WOOSTER, Ohio — Backyard gardeners will have a welcome ally as they prepare to till the soil this spring, thanks to a new product refined by researchers at The College of Wooster and produced by ABS Materials in Wooster.
Plant Booster, a derivative of the water-purifying product Osorb® media, is a bio-friendly combination of silica and iron, which absorbs destructive pesticides, cleanses the soil, and, as the name implies, provides a significant boost to the growth of the plants it treats.
The product evolved from earlier research at an on-campus bioswale where the effectiveness of Osorb media in capturing oil and gasoline runoff from nearby streets and parking lots was being measured. “We noticed that the plants in the bioswale were growing better in the area treated with the combination of Osorb media and iron,” says Paul Edmiston, professor of chemistry at Wooster and founder and chief science officer of ABS Materials. “We suspected the addition of the media was protecting plants — a side benefit of water being purified.”
The research at the bioswale was funded by the National Science Foundation with a Small Business Innovate Research grant, which, according to Edmiston, converts academic science into commercial applications through research. “The goal at the end of the project is to conduct experiments to validate innovative technology,” he says.
Enter Taylor Bowen, a chemistry major from Rydal, Ga., who was looking to restart his junior Independent Study project (Wooster’s nationally acclaimed undergraduate research experience) following the tragic death of his adviser, Melissa Schultz, associate professor of chemistry, in an automobile accident just north of campus last February.
“It was very sad,” remembers Edmiston, noting that everyone on campus, particularly faculty, students, and staff in the department of chemistry, was devastated by Schultz’s death. “I asked Taylor what he wanted to do for his thesis, and he said something in agriculture. I told him what we were working on with the bioswales, and his eyes lit up.” The two quickly realized that this collaboration would benefit both parties and help them move beyond the tragedy.
Bowen spent the remainder of that semester working to understand the project and developing experiments. Then he headed back to the family farm in Cartersville, about 45 minutes northwest of Atlanta, to measure its effectiveness on the growth of soybeans. He chose to study the product’s impact on the soybean for several reasons; (1) it is a valuable cash crop, (2) its prime growing season occurs in June and July, and (3) he had experience with the crop through a summer research internship at the University of Georgia’s Center for Applied Genetic Technologies following his sophomore year.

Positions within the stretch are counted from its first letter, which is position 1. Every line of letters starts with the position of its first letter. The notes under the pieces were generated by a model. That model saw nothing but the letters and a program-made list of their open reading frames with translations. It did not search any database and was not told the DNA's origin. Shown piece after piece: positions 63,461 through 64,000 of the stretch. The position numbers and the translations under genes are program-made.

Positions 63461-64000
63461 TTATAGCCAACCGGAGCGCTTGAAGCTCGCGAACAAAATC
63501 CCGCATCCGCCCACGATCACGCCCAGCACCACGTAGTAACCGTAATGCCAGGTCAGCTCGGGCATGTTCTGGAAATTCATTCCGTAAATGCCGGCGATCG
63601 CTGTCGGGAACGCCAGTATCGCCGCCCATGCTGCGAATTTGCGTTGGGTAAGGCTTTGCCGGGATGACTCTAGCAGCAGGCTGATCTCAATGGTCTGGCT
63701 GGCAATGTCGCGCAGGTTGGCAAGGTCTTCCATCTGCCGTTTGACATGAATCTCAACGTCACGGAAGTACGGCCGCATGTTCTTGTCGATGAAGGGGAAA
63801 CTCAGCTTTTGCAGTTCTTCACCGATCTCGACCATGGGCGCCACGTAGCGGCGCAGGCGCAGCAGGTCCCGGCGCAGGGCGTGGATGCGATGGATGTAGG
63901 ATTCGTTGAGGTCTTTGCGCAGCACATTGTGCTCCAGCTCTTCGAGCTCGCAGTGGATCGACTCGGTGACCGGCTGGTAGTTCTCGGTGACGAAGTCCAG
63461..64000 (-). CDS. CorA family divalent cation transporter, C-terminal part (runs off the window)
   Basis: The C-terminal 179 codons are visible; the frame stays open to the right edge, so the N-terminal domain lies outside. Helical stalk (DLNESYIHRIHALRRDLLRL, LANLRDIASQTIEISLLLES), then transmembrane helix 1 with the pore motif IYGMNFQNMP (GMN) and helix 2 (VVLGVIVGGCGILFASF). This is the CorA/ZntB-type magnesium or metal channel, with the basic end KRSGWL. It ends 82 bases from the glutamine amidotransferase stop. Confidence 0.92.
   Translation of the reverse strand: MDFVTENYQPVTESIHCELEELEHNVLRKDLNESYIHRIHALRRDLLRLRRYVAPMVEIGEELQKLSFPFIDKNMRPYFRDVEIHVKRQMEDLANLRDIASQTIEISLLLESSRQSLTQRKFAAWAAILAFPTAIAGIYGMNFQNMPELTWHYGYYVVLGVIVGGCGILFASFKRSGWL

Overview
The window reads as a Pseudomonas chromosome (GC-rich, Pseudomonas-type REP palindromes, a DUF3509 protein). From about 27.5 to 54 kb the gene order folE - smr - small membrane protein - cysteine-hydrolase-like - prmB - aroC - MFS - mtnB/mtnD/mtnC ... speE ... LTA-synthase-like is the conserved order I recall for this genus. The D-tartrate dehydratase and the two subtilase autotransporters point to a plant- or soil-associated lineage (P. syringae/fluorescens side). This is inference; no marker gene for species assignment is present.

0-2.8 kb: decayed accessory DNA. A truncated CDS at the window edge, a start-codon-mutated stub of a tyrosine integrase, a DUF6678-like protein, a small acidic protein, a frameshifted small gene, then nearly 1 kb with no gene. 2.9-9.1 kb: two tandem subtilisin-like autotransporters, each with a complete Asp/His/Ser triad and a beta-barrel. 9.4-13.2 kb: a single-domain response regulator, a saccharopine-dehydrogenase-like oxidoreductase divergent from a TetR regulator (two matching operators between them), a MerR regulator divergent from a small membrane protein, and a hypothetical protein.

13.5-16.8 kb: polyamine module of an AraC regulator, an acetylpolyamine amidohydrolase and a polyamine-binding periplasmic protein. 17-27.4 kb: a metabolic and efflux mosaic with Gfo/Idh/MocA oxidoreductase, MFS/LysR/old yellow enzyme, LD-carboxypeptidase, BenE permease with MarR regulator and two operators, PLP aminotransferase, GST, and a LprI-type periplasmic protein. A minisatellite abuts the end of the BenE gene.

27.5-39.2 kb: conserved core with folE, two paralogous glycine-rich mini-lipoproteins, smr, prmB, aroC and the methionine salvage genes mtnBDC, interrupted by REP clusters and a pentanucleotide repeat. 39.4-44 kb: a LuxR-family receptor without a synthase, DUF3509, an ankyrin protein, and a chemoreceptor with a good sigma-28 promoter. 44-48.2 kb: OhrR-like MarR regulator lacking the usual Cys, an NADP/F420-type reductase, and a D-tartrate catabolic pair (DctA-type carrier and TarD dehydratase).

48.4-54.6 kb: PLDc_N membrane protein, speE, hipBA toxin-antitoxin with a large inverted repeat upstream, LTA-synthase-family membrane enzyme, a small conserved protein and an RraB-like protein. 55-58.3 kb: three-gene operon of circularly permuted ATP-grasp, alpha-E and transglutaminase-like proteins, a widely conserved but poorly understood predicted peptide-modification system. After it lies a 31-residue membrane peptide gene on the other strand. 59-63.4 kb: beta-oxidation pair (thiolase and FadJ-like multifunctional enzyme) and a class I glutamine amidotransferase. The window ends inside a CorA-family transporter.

Bowen proceeded to set up four groups of soybean seedlings, each consisting of 10 plants. One set was treated with Plant Booster and atrazine, a common pesticide; another was treated with Plant Booster and no atrazine; a third group had atrazine but no plant booster; and a fourth set had no atrazine and no plant booster. Those treated with Plant Booster had 1¾ inches of the product placed in the filtration layer of the soil — about two percent of the total soil volume.
For the next six weeks, Bowen monitored the growth and changes of each plant while watering them in the morning and again at night. By August, he was ready to measure the height of each plant and begin to make some observations. Using a chlorophyll spectrometer to gauge the plant’s chlorophyll production (an indicator of the plant’s health), Bowen noted that the samples with Plant Booster yielded a higher bean production than the control group — 1.916 grams versus .956 grams (more than twice the mass) — substantial enough to be deemed statistically significant. From a financial perspective, he was able to show that Plant Booster could produce a crop value of $879.76 per acre while plants not treated with the product were projected to produce $439 of revenue per acre.
“Taylor’s findings reaffirmed what we thought,” says Edmiston. “The product not only reduced the amount of atrazine in the plant tissue, it also captured the pesticide and enabled us to remove it from the soil. It’s a true purifying agent.”
Edmiston added that Plant Booster apparently removed other unwanted inhibitory factors. “Plants and microbes release chemicals to stake a space to grow ,” he says. “Plant Booster can remove natural plant inhibitors from the soil.
“This is a great example of how Independent Study connects a student’s area of interest to an even more exciting opportunity,” adds Edmiston. “When you get a real result with a real product in a relatively short amount of time, it’s very rewarding. That’s something that just doesn’t happen at other colleges in the formal way that it does for students at Wooster who engage in projects that are so hands on.”
Bowen, meanwhile, was thrilled with the experience. “It’s a big deal for me to sit here and say that I completed I.S.,” he says, “but it’s an even bigger deal to be part of something like this, helping a company produce a product that has such great potential.”
Buoyed by the experience, Bowen is making plans to attend graduate school for agricultural science or agronomy. Beyond that, he says, “I could see myself working for a agrochemical company, looking for ways to better increase the yield of crops.”
Wherever his journey leads him, Bowen will no doubt find a sense of satisfaction whenever he passes a garden treated with Plant Booster, knowing that he had a role in helping that individual produce a more plentiful harvest.